I’m a partypoker and WPT guy and have no grievances against the WSOP. In fact, it’s quite the opposite. The opinions expressed in this article are from an old-school poker player who has always had nothing but love and respect for the WSOP.
I seriously doubt that anyone has loved, supported (I’ve been to every WSOP since 1984), wanted to win a bracelet more, or respected the historical aspect of the WSOP and what it has meant to poker than me.
I loved the WSOP when it was at Binion’s and have admired how it has grown since Harrah’s took control in 2004. It has been remarkable to watch the transformation. I’m also ‘wowed’ by the WSOP’s organizational skills, the brilliant job they do operationally and the entirety of the ‘three-ring circus’ that take place at the RIO every year. I still, however, think they could make some changes beneficial to players.
Their effort to try new things, like the November Nine, is admirable but I’m personally against it. I think the negatives outweigh the positives. And here’s what I am not a big fan of:
- The WSOP keeping players’ money for four months
- Players having an opportunity to train for an additional four months
- Those of us that are in-shape are being penalized by allowing others months off to rest, etc. One of these days, someone is going to die in the four months before the final table. I’m guessing they’ll put a little coffin on the table and blind that person off (a sombre victor for the eventual winner).
- A player from Finland, South Africa, or Australia, one of these days, is going to make it to the final table with 2-3 Big Blinds and have to travel all the way back to Vegas to, most likely, go out in the first couple of hands and receive no additional money.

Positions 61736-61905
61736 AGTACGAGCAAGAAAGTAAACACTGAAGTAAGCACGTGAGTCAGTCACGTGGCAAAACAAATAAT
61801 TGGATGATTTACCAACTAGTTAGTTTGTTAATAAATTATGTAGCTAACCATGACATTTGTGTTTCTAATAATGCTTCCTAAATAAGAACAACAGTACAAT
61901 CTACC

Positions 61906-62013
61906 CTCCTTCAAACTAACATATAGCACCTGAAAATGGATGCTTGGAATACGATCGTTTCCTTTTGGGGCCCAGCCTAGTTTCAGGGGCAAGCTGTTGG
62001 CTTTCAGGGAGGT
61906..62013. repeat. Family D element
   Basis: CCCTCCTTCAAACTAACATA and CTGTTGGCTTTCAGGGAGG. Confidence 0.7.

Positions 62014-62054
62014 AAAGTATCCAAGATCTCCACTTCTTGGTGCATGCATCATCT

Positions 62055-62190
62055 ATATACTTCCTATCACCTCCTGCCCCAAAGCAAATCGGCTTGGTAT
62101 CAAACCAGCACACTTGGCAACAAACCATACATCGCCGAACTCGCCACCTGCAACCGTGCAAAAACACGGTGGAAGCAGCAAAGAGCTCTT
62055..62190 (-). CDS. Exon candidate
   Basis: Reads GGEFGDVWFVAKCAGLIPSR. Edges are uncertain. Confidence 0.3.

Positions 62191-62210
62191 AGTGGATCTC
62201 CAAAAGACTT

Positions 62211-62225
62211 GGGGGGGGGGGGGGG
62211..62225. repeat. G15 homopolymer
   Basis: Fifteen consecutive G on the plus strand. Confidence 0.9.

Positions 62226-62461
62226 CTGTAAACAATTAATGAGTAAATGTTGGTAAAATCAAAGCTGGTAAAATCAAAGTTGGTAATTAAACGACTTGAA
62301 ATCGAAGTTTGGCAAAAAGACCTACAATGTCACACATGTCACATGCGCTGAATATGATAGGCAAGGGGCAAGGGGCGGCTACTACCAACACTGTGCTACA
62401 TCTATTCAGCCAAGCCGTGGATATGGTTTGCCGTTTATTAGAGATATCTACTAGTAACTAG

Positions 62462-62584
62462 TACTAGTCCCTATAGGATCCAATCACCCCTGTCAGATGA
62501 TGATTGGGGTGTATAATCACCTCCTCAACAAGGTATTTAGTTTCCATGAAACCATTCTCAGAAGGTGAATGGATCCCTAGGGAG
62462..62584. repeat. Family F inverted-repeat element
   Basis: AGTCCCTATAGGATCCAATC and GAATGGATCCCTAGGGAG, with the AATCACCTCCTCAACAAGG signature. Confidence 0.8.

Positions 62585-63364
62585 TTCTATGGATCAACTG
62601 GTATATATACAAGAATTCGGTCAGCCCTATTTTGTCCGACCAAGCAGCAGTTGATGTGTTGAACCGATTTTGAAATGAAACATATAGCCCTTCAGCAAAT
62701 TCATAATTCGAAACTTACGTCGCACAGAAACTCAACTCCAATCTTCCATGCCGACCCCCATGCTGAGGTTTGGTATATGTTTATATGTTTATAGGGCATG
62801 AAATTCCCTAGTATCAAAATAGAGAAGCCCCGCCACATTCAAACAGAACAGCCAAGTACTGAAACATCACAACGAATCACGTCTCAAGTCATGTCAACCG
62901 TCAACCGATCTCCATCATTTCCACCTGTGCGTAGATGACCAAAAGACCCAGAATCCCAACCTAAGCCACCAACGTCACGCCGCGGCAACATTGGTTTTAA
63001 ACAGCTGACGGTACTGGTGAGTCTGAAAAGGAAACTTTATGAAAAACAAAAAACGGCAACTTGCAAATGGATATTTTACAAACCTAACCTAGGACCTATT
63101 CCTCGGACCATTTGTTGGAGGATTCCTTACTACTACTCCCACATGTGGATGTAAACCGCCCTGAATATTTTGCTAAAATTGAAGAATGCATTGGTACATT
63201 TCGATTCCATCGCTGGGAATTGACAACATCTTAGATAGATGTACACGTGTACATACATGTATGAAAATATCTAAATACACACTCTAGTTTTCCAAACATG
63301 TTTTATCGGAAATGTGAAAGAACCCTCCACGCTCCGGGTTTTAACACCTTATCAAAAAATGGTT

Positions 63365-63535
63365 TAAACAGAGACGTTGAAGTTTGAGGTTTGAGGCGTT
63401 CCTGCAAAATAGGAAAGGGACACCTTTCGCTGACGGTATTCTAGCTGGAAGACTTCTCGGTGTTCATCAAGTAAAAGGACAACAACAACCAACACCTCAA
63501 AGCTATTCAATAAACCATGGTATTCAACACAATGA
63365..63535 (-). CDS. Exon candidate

- Simply put, the November Nine doesn’t put players first
We all know they move the main event final table from July to November for PR and TV reasons. I wish they would allow players to take two days off – one for rest and the other for player interviews – and play the final table on the third day. This would allow family and friends time to travel to Las Vegas to watch. The RIO showroom would still be jam-packed (and rockin’ & rollin’). And I’m sure the TV ratings would be good. Most importantly, I feel certain the vast majority of players would prefer to play the final table in July.
In addition, I don’t particularly like Australia and Europe being included in the POY award. We all know this is decision strictly based on business factors as it will lure anyone in contention for POY to Australia or Europe, but to me (and I’m guessing at least 80-90% of the players you ask), that award should go to the player who performs best in Las Vegas.
Players shouldn’t get a points’ advantage in the POY race because of going to Australia, nor should others, following the WSOP in Vegas, be able to catch the leaders due to a European excursion.
While I do love the WSOP, my concerns are clear to see. They’re attempting to strengthen their bottom line (which we all understand and appreciate), but in doing so, are diluting their product (i.e., the value of the bracelet).
Winning a WSOP bracelet is the dream of nearly all poker players, marketing of which has played a key role in attracting customers. The staying power, however, will evaporate if more and more bracelets are continually handed out.
In 1970, when the WSOP started, only one bracelet was awarded. Two were awarded in ’72, 12 in 1980 (which included a ladies and mixed doubles events) and 16 in ‘99. This year, I believe, there are 68 bracelet events on tap plus all of the events at WSOPE and WSOP Australia. I understand more players exist today and have no problem with the number of events they hold in Las Vegas, but WSOP bracelets should only be awarded in Las Vegas.
I’m worried, as the number of events continually grow, the value of each bracelet will diminish. My suggestion to the WSOP decision makers is to keep tradition in mind and not let their attempts increase the bottom line destroy bracelet’s value.
Let poker players aspire to obtaining a coveted bracelet and keep their dream alive.
Listen to Mike’s story about his first-ever WSOP and other amazing poker stories in the Mike Sexton Round Table video series.
Do you agree with Mike comments about the WSOP? Would you like to see a reduction in the number of bracelets awarded each year? Let us know in the comments box below.